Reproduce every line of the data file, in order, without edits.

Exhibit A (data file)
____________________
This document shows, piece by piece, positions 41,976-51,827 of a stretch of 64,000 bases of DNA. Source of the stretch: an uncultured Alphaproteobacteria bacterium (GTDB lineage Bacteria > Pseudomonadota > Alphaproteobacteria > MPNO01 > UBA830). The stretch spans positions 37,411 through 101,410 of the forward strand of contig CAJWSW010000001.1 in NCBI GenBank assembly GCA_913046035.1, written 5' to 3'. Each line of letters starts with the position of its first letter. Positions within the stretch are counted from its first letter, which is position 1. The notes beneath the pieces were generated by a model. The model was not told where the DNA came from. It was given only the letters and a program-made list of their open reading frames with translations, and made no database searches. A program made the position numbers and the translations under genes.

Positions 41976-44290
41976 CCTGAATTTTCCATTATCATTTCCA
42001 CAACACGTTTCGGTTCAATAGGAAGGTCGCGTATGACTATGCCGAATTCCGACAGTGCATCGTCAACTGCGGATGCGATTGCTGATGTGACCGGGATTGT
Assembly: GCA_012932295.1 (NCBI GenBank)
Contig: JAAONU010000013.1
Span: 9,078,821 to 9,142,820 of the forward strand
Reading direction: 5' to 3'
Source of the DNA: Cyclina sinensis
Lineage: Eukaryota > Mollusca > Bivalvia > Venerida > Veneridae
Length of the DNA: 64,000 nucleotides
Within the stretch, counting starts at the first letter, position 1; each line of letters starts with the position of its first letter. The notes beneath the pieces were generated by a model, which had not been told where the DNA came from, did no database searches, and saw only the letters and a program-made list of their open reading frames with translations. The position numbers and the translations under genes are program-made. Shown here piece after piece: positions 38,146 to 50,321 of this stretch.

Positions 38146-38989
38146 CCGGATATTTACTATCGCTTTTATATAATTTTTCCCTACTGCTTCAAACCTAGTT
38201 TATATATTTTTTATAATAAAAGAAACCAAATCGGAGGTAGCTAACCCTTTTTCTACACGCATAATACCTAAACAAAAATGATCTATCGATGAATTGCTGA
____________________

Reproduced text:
This document shows, piece by piece, positions 41,976-51,827 of a stretch of 64,000 bases of DNA. Source of the stretch: an uncultured Alphaproteobacteria bacterium (GTDB lineage Bacteria > Pseudomonadota > Alphaproteobacteria > MPNO01 > UBA830). The stretch spans positions 37,411 through 101,410 of the forward strand of contig CAJWSW010000001.1 in NCBI GenBank assembly GCA_913046035.1, written 5' to 3'. Each line of letters starts with the position of its first letter. Positions within the stretch are counted from its first letter, which is position 1. The notes beneath the pieces were generated by a model. The model was not told where the DNA came from. It was given only the letters and a program-made list of their open reading frames with translations, and made no database searches. A program made the position numbers and the translations under genes.

Positions 41976-44290
41976 CCTGAATTTTCCATTATCATTTCCA
42001 CAACACGTTTCGGTTCAATAGGAAGGTCGCGTATGACTATGCCGAATTCCGACAGTGCATCGTCAACTGCGGATGCGATTGCTGATGTGACCGGGATTGT
Assembly: GCA_012932295.1 (NCBI GenBank)
Contig: JAAONU010000013.1
Span: 9,078,821 to 9,142,820 of the forward strand
Reading direction: 5' to 3'
Source of the DNA: Cyclina sinensis
Lineage: Eukaryota > Mollusca > Bivalvia > Venerida > Veneridae
Length of the DNA: 64,000 nucleotides
Within the stretch, counting starts at the first letter, position 1; each line of letters starts with the position of its first letter. The notes beneath the pieces were generated by a model, which had not been told where the DNA came from, did no database searches, and saw only the letters and a program-made list of their open reading frames with translations. The position numbers and the translations under genes are program-made. Shown here piece after piece: positions 38,146 to 50,321 of this stretch.

Positions 38146-38989
38146 CCGGATATTTACTATCGCTTTTATATAATTTTTCCCTACTGCTTCAAACCTAGTT
38201 TATATATTTTTTATAATAAAAGAAACCAAATCGGAGGTAGCTAACCCTTTTTCTACACGCATAATACCTAAACAAAAATGATCTATCGATGAATTGCTGA